The Jackets had almost a week off after their first two games, so Bobrovsky was well-rested before the team hit the road. Even now, he’s only 11th in total time on ice among NHL goalies.

Still, it will be interesting to see how much work Curtis McElhinney gets as the season progresses. McElhinney went 2-7-3 with an .890 save percentage last season, so Tortorella’s reluctance to play his backup is understandable. Certainly, one could argue that sending Bobrovsky out there game after game gives the Jackets their best chance at making the playoffs.

But then, it could also be argued that playing Bobrovsky too much increases the risk of injury and/or fatigue. And when young Joonas Korpisalo returns from his groin injury, which should be soon, that may be another reason to give Bobrovsky a break.

According to the Columbus Dispatch, Tortorella intends to give Bobrovsky 58-60 starts this season. But knowing Tortorella, if Bobrovsky stays healthy and keeps playing well, that number could easily be higher when all’s said and done.

“I’m not going to worry about what other people do with their goalies,” the coach said. “Bob is in great shape. He wants to play.”

The Jackets’ next game is tomorrow at home to Dallas. After that, they play back-to-back Friday and Saturday, at home to Montreal and on the road in St. Louis.

From bad to worse: Stars say Hemsky will miss 5-6 months after surgery

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The Dallas Stars are off to a frustrating, injury-riddled start. They’re 3-4-1 after eight games, and this morning they announced that winger Ales Hemsky would miss most, if not all, of the regular season after having hip surgery.

“Ales underwent surgery this morning to repair a labral tear in his hip,” said GM Jim Nill. “The injury was sustained while he was participating in the World Cup of Hockey. He will be out of the lineup for five to six months as he recovers and rehabilitates.”

Hemsky had 13 goals and 26 assists in 75 games last season. The 33-year-old did play one game for the Stars this season, logging 15:32 last Saturday against Columbus. But clearly he didn’t feel right in his return.

Five months from now, it will be the last day of March. The Stars play their final regular-season game on Apr. 8, meaning there’s no guarantee that Hemsky will be ready for the start of the playoffs.

Related: More bad news in Dallas: Mattias Janmark (knee surgery) out 5-6 months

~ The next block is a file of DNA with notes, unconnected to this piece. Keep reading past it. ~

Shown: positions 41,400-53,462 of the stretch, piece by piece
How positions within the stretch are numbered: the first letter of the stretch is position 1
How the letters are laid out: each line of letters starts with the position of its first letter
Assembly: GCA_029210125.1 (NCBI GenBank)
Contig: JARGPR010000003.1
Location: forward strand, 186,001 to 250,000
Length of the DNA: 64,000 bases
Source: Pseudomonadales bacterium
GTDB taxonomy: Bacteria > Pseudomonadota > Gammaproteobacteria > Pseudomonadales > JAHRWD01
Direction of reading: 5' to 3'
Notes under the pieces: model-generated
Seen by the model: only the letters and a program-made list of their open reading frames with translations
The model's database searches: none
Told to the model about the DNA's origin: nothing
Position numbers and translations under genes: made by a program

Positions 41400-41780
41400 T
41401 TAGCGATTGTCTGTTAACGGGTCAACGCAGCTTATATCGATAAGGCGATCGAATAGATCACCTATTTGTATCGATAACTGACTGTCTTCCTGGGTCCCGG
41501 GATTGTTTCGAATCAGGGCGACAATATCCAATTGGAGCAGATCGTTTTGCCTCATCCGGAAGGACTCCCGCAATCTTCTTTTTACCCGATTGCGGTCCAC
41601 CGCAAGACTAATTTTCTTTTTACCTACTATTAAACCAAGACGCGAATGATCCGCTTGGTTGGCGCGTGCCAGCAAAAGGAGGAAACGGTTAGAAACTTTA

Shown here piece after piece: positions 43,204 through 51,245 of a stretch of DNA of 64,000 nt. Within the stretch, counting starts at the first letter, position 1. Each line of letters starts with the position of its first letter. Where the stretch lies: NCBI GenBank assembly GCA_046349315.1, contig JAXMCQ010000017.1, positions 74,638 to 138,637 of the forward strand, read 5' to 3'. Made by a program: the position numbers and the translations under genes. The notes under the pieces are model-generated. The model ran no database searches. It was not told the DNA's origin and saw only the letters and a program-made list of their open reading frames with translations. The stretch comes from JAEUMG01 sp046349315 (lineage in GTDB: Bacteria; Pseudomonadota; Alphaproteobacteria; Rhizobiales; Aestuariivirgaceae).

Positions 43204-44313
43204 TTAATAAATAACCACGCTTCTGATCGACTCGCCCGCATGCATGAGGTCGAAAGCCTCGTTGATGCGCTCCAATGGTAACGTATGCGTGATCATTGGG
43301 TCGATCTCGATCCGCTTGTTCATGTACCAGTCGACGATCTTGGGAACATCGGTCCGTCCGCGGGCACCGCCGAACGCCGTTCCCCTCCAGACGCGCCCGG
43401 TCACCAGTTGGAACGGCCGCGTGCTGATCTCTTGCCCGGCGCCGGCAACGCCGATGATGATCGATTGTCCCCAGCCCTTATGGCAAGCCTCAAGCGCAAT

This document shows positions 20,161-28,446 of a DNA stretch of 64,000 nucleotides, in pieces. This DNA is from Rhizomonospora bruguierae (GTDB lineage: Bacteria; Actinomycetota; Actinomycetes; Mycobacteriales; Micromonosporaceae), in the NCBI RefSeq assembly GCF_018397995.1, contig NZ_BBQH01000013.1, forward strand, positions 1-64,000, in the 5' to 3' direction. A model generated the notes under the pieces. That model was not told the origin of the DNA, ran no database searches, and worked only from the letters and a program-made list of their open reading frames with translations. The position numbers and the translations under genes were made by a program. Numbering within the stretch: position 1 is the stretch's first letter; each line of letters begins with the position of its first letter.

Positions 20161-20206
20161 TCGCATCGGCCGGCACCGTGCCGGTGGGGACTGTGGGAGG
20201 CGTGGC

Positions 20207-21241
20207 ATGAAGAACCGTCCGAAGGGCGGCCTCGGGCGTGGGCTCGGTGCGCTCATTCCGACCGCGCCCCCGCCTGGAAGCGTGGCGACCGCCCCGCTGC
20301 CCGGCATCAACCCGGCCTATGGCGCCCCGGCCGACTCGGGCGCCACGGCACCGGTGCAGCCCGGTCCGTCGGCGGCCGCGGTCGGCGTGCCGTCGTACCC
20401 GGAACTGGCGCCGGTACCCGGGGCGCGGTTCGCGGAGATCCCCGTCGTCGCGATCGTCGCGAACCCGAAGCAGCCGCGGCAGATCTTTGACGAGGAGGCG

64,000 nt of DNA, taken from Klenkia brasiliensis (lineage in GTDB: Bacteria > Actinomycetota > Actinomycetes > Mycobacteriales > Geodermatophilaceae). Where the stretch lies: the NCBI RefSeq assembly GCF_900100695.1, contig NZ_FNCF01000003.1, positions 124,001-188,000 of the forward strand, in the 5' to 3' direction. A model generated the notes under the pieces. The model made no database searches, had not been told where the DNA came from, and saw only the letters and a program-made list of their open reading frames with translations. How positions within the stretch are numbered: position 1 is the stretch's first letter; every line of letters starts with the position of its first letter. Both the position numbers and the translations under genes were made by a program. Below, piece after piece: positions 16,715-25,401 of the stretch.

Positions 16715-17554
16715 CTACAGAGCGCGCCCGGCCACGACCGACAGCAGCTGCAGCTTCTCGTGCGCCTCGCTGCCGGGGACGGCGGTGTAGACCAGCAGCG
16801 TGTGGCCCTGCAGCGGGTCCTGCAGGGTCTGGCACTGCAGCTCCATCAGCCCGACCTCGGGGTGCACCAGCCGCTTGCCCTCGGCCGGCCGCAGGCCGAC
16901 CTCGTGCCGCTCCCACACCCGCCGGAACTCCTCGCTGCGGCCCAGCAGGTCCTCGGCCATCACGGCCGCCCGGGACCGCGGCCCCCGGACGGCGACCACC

Stecher’s play about the only positive during Canucks’ slump

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After four straight wins to start the season, things have turned decidedly sour for the Vancouver Canucks.

The Canucks dropped their fifth straight on Saturday, falling 5-2 to Washington. They’ve only scored four goals in their last four games, all regulation losses, and now they’re facing a six-game road trip that starts Wednesday in Montreal, where the Habs have yet to lose.

In fact, about the only thing that’s made Canucks fan happy the past few games has been the play of rookie Troy Stecher. The 22-year-old defenseman was called up last week to replace injured Chris Tanev. He made his NHL debut Tuesday against Ottawa, logging 21:42 on Vancouver’s top pairing with Alex Edler. Against the Caps, he played 22:35 and ended up leading all skaters with five shots.

An offensive defenseman, Stecher has already learned that simply getting the puck on net can be a challenge in today’s NHL, where shooting lanes are only open for an instant.

“The first night I think I had four blocked shots, so I watched some tape and realized how committed guys are to blocking shots,” Stecher told PHT. “Previously, I was able to walk the line and stickhandle. Here, it’s one fake and you have to get it off pretty quick.”

Stecher was not drafted. He was signed as a college free agent out of the University of North Dakota, where he won a national championship last season on a team that included Canucks first-rounder Brock Boeser. An undersized defenseman, he says he models his game after Chicago’s Duncan Keith and Minnesota’s Jared Spurgeon.

Suffice to say, it’s a big jump from college hockey to the NHL, let alone college hockey to skating against the likes of Connor McDavid, which Stecher did Friday, and Alex Ovechkin, which came Saturday.

“I wouldn’t want it any other way,” he said. “It’s better this than babying it in. I’ll find my way. I’m going to make mistakes, and I know that. Ultimately, it’s going to make me a better player in the long run.”

The Canucks have a long road to travel before they’re contenders again. They don’t have a replacement for first-line center Henrik Sedin, and that’s going to be a major challenge for management going forward. But with Stecher, 22, Ben Hutton, 23, Erik Gudbranson, 24, as well as the fifth overall pick in the 2016 draft, 18-year-old Olli Juolevi, the future of the defense looks considerably brighter now than it did a year ago.

It remains to be seen if Stecher will remain with the Canucks when Tanev is able to return to the lineup. Vancouver will have nine defensemen then, so unless Nikita Tryamkin is willing to accept an AHL assignment, or unless Philip Larsen, Alex Biega or Luca Sbisa are placed on waivers, it’s possible Stecher could be sent back to Utica.

Related: ‘It’s going to be a grind’ for the Canucks, who can’t play like they used to